Exhibiting children’s paintings from the sinking islands
Posted on behalf of: School of Media, Arts and Humanities
Last updated: Friday, 8 July 2022
An exhibition of pictures and tapestries at the University of Sussex aims to showcase the lived experiences of children living in climate change induced uncertainty.
Sundarbans, the largest mangrove delta in the world is situated at the confluence of the delta and the Bay of Bengal, spread across about 10,300 sq km of which about 60% is in Bangladesh and the rest in India.
Dr Anindita Saha, curator of the exhibition, said “The children of this World Heritage site are witnessing their parents’ uncertain way of life which are clearly reflected in the oral and visual capture of children’s voices through their art. Their arts are representative of the stories of the Sundarbans’ 7.2 million people who are dependent on – climate-sensitive sectors – agriculture, fishing, and collection of minor forest produce. The evocative paintings and the accompanying narrative of the child artists bring to light the impact of climate change exacerbated by a neo-liberal trajectory of globalisation in a marginal region and encourages a co-production of knowledge on how we can navigate through an uncertain future”.
“We have tried to tame the nature through our unsafe environmental activities and we are now paying the price.”- a 15-year-old 10th grade student
Dr Saha continued “The artwork mainly deals with the past, present and future narrative of the Sundarbans. When you look back to the Sundarbans of the past, you don’t see a destitute one, you see the sylvan beauty, the mangrove trees, the clear waters, the happy, hopeful hands nurturing its beauty, one could see the contentment on their face after earning a decent and secure livelihood, one sees the culture and the religion in full bloom.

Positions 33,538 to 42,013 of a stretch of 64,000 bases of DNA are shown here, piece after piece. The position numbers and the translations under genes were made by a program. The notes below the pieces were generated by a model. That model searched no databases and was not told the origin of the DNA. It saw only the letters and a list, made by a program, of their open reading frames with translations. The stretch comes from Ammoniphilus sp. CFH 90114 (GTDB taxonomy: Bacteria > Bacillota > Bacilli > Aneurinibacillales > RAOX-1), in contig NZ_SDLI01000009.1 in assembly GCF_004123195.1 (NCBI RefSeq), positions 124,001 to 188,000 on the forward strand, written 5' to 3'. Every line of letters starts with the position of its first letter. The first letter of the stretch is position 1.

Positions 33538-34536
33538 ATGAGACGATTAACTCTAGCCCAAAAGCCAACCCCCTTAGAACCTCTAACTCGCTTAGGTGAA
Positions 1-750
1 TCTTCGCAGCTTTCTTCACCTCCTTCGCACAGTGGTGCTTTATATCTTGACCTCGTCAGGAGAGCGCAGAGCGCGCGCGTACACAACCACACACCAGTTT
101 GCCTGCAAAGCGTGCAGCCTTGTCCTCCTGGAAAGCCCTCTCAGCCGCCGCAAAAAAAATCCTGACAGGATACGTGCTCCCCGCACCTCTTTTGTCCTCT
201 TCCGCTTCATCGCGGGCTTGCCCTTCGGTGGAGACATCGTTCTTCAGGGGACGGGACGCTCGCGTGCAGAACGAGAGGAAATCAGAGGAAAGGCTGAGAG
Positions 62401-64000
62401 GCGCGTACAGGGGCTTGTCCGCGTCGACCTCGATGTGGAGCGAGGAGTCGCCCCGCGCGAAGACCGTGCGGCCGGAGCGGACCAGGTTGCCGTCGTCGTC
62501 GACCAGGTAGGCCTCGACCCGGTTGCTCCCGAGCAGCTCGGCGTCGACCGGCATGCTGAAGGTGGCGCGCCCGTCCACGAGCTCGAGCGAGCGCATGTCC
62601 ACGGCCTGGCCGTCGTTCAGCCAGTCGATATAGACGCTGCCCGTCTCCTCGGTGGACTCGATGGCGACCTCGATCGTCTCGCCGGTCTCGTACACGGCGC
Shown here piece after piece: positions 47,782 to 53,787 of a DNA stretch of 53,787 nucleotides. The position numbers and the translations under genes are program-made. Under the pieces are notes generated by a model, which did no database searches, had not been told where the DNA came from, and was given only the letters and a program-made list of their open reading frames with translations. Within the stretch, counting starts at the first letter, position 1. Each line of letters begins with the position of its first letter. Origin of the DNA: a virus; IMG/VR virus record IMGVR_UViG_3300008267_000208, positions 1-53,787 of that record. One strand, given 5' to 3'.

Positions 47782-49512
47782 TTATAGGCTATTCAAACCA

The paintings focus on the deforestation, the wrath of climate, the hopeless present and the uncertain future. Through their paintings the children are trying to express their uncertainties, their struggle and their anxieties but in no way is their resilience and hope for a better and safer future is deterred”.
Professor Vinita Damodaran, Director of the Centre for World Environmental History said “There was no grand plan when I started off on this journey of discovering the Sundarbans, but what happened in the end was very helpful to creating a sense of community. For me to be able to understand what they were going through, for them to be able to communicate what they were going through, and for us to co-create solutions which enable them to share their vision and their world view with other people around the world”.
“We, the people of the Sundarbans regularly fight with a variety of uncertainties like climatic uncertainty, livelihood issues, political uncertainty etc. Though we are now quite accustomed with the climatic uncertainty like cyclone and flood, we always fear the loss of lives that we experience every year. Besides, COVID pandemic has been an awful threat to the livelihoods of the Sundarbans’ people since last two years…” voiced by a youth when asked what makes him anxious.
Coordinated by the Centre for World Environmental History in the School of Media, Arts and Humanities, the exhibition is in Arts A108 on Monday 11 July from 12.30 – 5 pm. Dr Anindita Saha, curator of the collection, will be available to speak to visitors from 12.30- 2.30 pm.